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CindyCarrDegrees:
B.S Natural Resources-Ecosystem Assessment (2000)
M.R. Fisheries & Wildlife Science (2010)
M. Public Administration (expected 2012)

Current Position:
Wildlife Action Plan Coordinator, North Carolina Wildlife Resources Commission

What was your first job out of college?
Field Biologist, Arcadis

While working as a hazardous waste sampling program manager at an environmental engineering firm outside Washington DC, I met several field biologists responsible for stream, wetland, and wildlife habitat work.  Until then, I didn’t know there were careers focused on these areas of the natural environment. 

Why are you willing to serve on the Advancement Council?
I did not have access to very good education or career advice when I graduated from high school so when I went to college for my first undergraduate degree I changed majors several times before getting a generic business degree. I think it’s especially important for female students to know there are jobs women can enjoy in natural resources because it often turns out they don’t know of any women working in that field. I would be willing to talk to any female students interested in a career in a natural resources field (forestry, wildlife, natural resources, etc.)

How has your education at NC State affected your career and/or personal life?
I changed career paths in the middle of my life.  To do it, I returned to school to get a B.S. degree in Natural Resources – Ecosystem Assessment at what was then NC State’s College of Forest Resource.  Even though I’m working full-time now, in recent years I returned to NCSU for a dual Masters program and recently graduated with a Masters degree in my field and am continuing work toward a second Masters degree.

What is your fondest or funniest memory of school?
I was a non-traditional, adult student and was always the oldest student in my classes.  I was always glad when there were students closer to my age in class.  I didn’t feel so left out when everyone else was talking about their fun plans and I knew my only plans included studying and caring for my family.

Did you have one class that was particularly tough?
Yes, a graduate level statistics class.

What have been some of your biggest professional challenges?
It’s always a challenge to be a woman doing work in a field dominated by men, especially when the clients you work for are men and are used to dealing with men.  Even in 2011, there is still a salary discrepancy that favors men when they are both equally qualified and doing the same work.

Photo Provided By: Cindy Carr

Photo Provided By: Cindy Carr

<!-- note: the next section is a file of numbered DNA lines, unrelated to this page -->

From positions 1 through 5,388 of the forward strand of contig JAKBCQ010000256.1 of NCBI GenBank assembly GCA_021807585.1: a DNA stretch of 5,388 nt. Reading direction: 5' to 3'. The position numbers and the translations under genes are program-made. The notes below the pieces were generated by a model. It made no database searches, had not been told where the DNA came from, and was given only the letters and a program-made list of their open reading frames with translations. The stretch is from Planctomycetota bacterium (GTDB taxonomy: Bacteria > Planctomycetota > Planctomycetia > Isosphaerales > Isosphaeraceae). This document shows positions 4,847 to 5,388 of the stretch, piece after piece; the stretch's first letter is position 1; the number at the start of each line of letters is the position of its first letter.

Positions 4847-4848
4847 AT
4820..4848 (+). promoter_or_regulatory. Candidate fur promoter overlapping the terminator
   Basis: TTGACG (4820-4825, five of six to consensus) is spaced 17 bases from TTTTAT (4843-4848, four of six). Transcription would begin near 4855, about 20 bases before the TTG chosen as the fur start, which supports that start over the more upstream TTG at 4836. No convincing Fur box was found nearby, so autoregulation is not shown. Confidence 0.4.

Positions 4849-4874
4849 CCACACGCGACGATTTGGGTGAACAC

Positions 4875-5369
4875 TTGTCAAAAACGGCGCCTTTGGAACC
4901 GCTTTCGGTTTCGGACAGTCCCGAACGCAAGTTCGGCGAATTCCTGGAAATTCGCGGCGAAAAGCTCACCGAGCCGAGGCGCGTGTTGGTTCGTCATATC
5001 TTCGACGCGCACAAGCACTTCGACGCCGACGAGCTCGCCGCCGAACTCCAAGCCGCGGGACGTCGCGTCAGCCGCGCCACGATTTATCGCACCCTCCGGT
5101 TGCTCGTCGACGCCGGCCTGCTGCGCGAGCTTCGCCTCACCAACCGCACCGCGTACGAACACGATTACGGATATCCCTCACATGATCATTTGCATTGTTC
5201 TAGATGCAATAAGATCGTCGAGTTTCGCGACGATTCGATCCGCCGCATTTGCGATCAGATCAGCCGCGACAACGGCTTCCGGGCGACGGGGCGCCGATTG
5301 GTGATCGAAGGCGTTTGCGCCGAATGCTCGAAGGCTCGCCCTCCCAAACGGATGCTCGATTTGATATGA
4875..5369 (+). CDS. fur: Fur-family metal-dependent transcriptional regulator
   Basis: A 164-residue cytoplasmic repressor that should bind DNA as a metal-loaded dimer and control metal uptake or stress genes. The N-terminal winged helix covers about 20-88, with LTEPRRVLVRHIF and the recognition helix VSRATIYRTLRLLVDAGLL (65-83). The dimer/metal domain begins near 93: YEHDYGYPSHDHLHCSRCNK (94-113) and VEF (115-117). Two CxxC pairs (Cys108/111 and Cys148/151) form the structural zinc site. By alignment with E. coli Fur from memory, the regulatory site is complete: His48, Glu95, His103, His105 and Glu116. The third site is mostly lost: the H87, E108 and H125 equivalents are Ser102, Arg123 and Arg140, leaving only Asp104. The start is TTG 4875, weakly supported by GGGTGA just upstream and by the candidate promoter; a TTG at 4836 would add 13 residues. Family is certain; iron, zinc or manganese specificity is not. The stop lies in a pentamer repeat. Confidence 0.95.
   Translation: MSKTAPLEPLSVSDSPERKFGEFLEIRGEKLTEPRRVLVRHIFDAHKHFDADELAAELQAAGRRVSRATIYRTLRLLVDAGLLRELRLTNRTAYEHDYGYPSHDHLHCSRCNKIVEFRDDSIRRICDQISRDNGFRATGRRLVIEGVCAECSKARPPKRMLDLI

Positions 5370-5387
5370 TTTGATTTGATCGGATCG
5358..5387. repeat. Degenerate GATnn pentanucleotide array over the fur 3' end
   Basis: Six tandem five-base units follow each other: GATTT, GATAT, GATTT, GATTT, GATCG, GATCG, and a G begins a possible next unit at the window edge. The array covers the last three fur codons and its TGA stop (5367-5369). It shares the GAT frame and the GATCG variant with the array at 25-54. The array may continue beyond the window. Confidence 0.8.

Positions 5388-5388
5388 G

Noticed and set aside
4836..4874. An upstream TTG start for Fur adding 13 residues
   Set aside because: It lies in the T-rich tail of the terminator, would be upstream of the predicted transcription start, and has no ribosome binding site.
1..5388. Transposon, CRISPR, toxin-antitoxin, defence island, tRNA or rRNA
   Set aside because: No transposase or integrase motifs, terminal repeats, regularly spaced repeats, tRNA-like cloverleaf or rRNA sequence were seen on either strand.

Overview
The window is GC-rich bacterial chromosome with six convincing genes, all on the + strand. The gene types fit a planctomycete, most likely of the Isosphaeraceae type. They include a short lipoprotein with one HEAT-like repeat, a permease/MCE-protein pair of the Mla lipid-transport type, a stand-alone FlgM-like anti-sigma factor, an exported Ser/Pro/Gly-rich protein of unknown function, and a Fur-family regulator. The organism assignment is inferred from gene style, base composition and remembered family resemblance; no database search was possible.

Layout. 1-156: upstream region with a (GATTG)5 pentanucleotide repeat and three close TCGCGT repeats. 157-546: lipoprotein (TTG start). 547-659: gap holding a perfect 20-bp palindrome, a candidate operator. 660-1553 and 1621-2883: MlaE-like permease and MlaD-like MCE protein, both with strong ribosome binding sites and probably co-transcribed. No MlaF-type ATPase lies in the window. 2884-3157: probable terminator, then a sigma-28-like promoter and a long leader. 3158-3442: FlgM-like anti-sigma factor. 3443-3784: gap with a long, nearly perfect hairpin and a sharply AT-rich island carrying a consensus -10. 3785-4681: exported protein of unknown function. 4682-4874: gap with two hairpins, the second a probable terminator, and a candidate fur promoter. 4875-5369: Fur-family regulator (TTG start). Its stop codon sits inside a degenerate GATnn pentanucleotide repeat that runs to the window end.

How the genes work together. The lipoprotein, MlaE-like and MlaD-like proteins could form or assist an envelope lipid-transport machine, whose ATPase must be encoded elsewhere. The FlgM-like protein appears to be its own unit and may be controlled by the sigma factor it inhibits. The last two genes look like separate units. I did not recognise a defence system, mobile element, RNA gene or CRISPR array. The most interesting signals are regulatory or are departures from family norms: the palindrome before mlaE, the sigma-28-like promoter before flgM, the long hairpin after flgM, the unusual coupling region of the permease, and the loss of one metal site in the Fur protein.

What are some of your greatest rewards during college or in your profession so far?
My work has taken me to many places across NC where few people would go, from the middle of cypress-gum swamps in Pender County to steep mountain side-slopes in Cherokee County and I’ve loved the plants, animals, and habitats I’ve been privileged to see first-hand.

How did you find your current position? Please tell us a little about your job and what a typical day is like.
I was working for a consulting engineering firm and noticed the NC Wildlife Resources Commission had a position open for the Wildlife Action Plan Coordinator.  Since being hired for this job, I am responsible for the State’s wildlife conservation document and am currently working toward a federally mandated revision that will incorporate climate change impacts to wildlife species and their habitats.  One of the best things about my job is that I get to work with many people who care about wildlife, habitats, and the environment.

What do you see as the most important issues that face your profession? What should prospective students, current students, and graduates know about the future of your profession?
Understanding how the various levels of policy affect the work you do: federal, state, and local entities have rules, regulations, and laws that will affect what you do.  If you have access to policy classes you will find the information useful later.

What advice do you have for students considering Natural Resources as an undergraduate major or those thinking about graduate school in Natural Resources?
There are a lot of different ways to specialize your degree program, so think about what interests you currently and visualize whether that’s what you want to do over the next 10 to 20 years.  Keep in mind that technology changes could open new doors in your chosen field.  And always remember, you can return to school if you want to make a career change.  I’m proof of a successful change based on returning to school to complete a degree for a very different field than what I had been working in.